HC: The soundtrack is outstanding, will there be a release of this?

JW: Yes! We're working on the details of that right now!

HC: How did the legend that is Larry Fessenden get involved?

JW: I produce on behalf of Larry's company, Glass Eye Pix, and we've worked very closely together on several films over the past few years. I approached him with the concept and a draft of The Ranger, and he was so supportive. When the project was selected for Frontieres, we went up to Canada and pitched the film together. Glass Eye ended up teaming up with Andrew van den Houten's Hood River Entertainment, which is how the producing team came together. In terms of Larry's role as Uncle Pete in The Ranger, I felt from producing for Glass Eye and seeing Larry act in so many horror films (he's killed in so many movies that he has a death reel he releases every year on his birthday) that it was a rite of passage to have Larry die in my first film. He was the first person I mentally cast while we were writing; my little eureka moment... and Larry will play the uncle!

HC: How nervous do you get when your work is shown on the big screen?

JW: It's not so much nervousness as it is excitement. It's so cool to be in a dark room with audiences and hear them engage emotionally with your work. Making a film is a long journey, so when you're finally in the part of it where people are watching the film, it feels a little surreal.

HC: You're a director, producer, editor, writer to name just four things, which one are you happiest at doing?

JW: I love all of these roles but I'm definitely happiest directing. I've found no greater pleasure than working with a script, discovering its aesthetic world and working with collaborators to bring it to life.

HC: What's your favourite slasher movie?

JW: Nightmare on Elm Street! Nancy's a great final girl, and I just love the magic inherent to the concept of a killer who hunts kids in their dreams. Some of the kills in the series still freak me out (ugh, the puppet walk in part 3) and as you might tell from The Ranger, I'm really into villains with snappy one-liners.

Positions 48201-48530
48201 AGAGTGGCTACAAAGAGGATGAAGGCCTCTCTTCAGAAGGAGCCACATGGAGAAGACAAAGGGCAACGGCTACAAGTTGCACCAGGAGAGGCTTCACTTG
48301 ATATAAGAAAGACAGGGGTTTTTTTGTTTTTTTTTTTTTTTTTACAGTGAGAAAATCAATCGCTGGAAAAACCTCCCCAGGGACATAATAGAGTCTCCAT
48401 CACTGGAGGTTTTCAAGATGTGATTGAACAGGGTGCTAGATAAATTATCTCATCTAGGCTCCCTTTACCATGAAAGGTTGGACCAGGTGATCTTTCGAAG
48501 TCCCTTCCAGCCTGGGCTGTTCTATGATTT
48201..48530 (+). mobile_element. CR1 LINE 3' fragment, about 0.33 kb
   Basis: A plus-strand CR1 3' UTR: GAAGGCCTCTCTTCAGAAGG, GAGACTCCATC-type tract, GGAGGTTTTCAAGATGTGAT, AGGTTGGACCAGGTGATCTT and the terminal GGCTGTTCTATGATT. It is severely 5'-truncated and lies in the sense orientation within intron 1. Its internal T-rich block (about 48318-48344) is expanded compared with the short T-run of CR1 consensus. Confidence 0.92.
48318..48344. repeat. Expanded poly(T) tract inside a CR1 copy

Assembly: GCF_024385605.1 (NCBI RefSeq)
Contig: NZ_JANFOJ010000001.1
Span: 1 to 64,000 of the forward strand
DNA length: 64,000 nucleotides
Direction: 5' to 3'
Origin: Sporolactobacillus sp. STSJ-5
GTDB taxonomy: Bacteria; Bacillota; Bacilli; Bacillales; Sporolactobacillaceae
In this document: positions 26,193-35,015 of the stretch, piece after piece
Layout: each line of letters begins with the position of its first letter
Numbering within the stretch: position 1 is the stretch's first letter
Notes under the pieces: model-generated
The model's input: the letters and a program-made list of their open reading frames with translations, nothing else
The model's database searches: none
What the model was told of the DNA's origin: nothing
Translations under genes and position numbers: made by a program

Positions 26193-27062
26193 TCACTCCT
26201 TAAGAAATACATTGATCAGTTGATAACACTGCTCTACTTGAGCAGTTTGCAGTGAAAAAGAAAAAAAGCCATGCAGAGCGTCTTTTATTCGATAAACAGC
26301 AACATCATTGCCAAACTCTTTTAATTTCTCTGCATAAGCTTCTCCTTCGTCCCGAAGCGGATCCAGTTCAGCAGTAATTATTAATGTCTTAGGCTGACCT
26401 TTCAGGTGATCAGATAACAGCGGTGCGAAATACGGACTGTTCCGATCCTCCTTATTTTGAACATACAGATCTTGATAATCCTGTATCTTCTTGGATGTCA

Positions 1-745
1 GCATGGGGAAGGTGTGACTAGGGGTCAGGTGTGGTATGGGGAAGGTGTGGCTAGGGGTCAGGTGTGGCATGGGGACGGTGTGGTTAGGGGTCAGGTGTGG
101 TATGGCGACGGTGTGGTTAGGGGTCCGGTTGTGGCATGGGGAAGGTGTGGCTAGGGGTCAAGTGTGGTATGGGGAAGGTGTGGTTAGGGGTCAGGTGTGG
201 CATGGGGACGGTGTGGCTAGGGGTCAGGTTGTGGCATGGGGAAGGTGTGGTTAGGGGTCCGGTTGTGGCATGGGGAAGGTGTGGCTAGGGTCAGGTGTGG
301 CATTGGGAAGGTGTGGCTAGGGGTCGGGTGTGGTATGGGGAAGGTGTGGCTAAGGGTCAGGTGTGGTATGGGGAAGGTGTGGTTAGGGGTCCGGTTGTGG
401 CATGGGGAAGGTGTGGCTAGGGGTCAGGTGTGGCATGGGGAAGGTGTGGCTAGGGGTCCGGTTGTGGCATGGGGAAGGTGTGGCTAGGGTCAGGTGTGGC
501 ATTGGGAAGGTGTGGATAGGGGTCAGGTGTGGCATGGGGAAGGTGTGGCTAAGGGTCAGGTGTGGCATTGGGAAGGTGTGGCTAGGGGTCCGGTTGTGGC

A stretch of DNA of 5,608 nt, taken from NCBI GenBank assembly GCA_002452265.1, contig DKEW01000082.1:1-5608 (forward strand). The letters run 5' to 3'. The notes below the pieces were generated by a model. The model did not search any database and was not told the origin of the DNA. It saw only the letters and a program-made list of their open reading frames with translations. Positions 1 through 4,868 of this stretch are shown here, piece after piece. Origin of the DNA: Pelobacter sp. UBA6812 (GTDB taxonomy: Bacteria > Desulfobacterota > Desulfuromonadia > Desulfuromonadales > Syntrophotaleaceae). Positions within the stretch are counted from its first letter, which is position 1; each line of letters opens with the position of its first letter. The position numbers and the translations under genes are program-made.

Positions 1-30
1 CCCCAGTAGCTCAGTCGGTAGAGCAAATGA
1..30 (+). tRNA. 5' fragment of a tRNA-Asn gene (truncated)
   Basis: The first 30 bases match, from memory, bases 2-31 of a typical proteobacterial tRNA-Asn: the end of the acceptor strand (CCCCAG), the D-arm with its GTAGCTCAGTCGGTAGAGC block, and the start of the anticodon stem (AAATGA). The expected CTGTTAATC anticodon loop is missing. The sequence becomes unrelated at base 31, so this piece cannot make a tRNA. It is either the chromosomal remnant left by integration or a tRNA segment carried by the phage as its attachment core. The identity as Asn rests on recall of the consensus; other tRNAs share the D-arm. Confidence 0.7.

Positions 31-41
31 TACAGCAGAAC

HC: So, what are you working on at the moment?

JW: I'm a producer on Larry's new film, Depraved, which we're in post-production on, and I-m writing a few new projects.

HC: Jenn Wexler, thank you very much.

JW: Thank you!


Related show tags: FRIGHTFEST, THE RANGER
MORE FRIGHTFEST
Interview with Adrian Langley, director of Butchers.
Posted on Tuesday 27th October 2020
FrightFest-Halloween-2020

Butchers is a superb piece of horror cinema from Adrian Langley. Here he chats about this grim and gruesome piece and his plans for the future.

HC: Where did the idea for Butchers come from?

AL: Butchers came from two of Daniel Weissenberger's old screenplays - he writes a lot - and I remixed them with some ideas that had been kicking around in my head after having read those scripts a long time ago.

HC: Did it take long to write?

AL: Not at all. Because Dan's scripts were so full already, the initial working draft only took about two weeks to put together and then I did a lot of rewriting during the prep process to streamline it to what...

SHARE: READ MORE
Interview with Andrew Thomas Hunt, director of Spare Parts.
Posted on Tuesday 27th October 2020
Spare Parts

FrightFest is all about the diversity of movies, none more so than Spare Parts from director Andrew Thomas Hunt. This superb mash-up of gladiator-style fighting and a scorching soundtrack is desitined to become a cult classic so we chatted to Andrew about this movie.

HC: Did you know from a young age that you wanted to work in the film industry?

AH: I did - from the age of 16. I was a huge fan of David Cronenberg's films, and when I discovered that he was not only from Toronto, but made his films here, it made me realize you didn't have to be from Hollywood to make movies.

HC: How did you become attached to this wild project?

AH: It was pitched to me at TIFF (Toronto Int'l ...

SHARE: READ MORE
And the winner is... Benny Loves You!
Posted on Monday 26th October 2020